6. Provides that if a Notary is not reappointed, or his or her commission is revoked, the former Notary must inform the Secretary of State where the journal is kept or, if directed by the Secretary, must forward the journal to the Secretary or a repository designated by the Secretary.
  7. Requires a Notary to make an entry in a journal for a remote electronic notarial act contemporaneously with performance of the act.
  8. Requires an entry in the journal for a remote electronic notarial act to include, at a minimum, all of the following: (a) the date, time, and nature of the notarial act; (b) a description of the record, if any; (c) the full name and address of each individual for whom the act is performed; (d) if the identity of the individual for whom the act is performed is based on personal knowledge, a statement to that effect or, If the identity of the individual for whom the act is performed is based on satisfactory evidence, a brief description of the method of identification and the identification credential presented, if any, including the date of issuance and expiration for the credential; and (e) the fee charged, if any.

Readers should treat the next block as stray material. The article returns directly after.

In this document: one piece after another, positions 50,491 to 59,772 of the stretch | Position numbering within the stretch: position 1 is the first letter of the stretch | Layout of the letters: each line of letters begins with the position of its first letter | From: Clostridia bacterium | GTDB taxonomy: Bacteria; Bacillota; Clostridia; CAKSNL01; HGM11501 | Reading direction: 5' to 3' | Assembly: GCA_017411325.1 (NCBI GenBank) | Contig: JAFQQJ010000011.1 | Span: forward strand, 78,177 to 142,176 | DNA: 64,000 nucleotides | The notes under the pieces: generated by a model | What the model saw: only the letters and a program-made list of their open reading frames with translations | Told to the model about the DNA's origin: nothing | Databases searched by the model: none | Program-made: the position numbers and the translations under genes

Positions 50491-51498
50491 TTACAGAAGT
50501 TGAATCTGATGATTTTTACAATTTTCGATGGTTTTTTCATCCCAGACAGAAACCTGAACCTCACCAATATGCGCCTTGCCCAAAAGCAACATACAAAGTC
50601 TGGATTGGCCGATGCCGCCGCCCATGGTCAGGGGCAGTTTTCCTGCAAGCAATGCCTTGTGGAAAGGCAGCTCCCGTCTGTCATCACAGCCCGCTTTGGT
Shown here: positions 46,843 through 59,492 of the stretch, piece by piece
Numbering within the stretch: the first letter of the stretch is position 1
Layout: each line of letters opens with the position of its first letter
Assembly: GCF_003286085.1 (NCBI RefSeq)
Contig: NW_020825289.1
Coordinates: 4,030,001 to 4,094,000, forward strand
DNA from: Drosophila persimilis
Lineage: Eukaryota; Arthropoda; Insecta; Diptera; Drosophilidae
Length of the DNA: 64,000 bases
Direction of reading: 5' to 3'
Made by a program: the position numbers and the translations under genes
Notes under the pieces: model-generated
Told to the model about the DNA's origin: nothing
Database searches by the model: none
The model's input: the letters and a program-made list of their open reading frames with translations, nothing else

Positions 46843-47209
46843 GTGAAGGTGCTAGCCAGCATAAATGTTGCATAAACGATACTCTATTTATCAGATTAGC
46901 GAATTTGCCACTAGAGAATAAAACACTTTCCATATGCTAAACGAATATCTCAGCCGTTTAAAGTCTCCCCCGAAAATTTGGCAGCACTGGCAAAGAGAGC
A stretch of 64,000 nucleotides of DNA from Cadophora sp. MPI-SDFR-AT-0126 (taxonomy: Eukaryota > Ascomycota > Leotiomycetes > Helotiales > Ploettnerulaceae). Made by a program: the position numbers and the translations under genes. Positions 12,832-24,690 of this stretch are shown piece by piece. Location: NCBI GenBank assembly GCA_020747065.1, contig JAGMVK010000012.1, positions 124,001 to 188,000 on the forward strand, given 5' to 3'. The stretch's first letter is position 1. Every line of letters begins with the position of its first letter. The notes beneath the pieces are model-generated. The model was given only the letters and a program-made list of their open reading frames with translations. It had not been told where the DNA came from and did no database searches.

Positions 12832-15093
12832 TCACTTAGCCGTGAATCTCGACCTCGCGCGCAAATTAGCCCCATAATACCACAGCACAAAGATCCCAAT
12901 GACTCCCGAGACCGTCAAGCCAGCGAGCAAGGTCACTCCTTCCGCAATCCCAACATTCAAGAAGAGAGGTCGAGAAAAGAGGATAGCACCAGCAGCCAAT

9. Requires the journal entry for a remote electronic notarial act also to reference, but not itself contain, any audio or visual recording of a act performed using a remote electronic notarization platform.
  10. Requires a Notary to retain an audio or visual recording of a remote electronic notarial act for at least 10 years after the performance of the act.
  11. Authorizes a Notary to designate a custodian to (a) maintain the journal required for remote electronic notarizations on his or her behalf or (b) retain an audio or visual recording of a remote electronic notarial act on his or her behalf.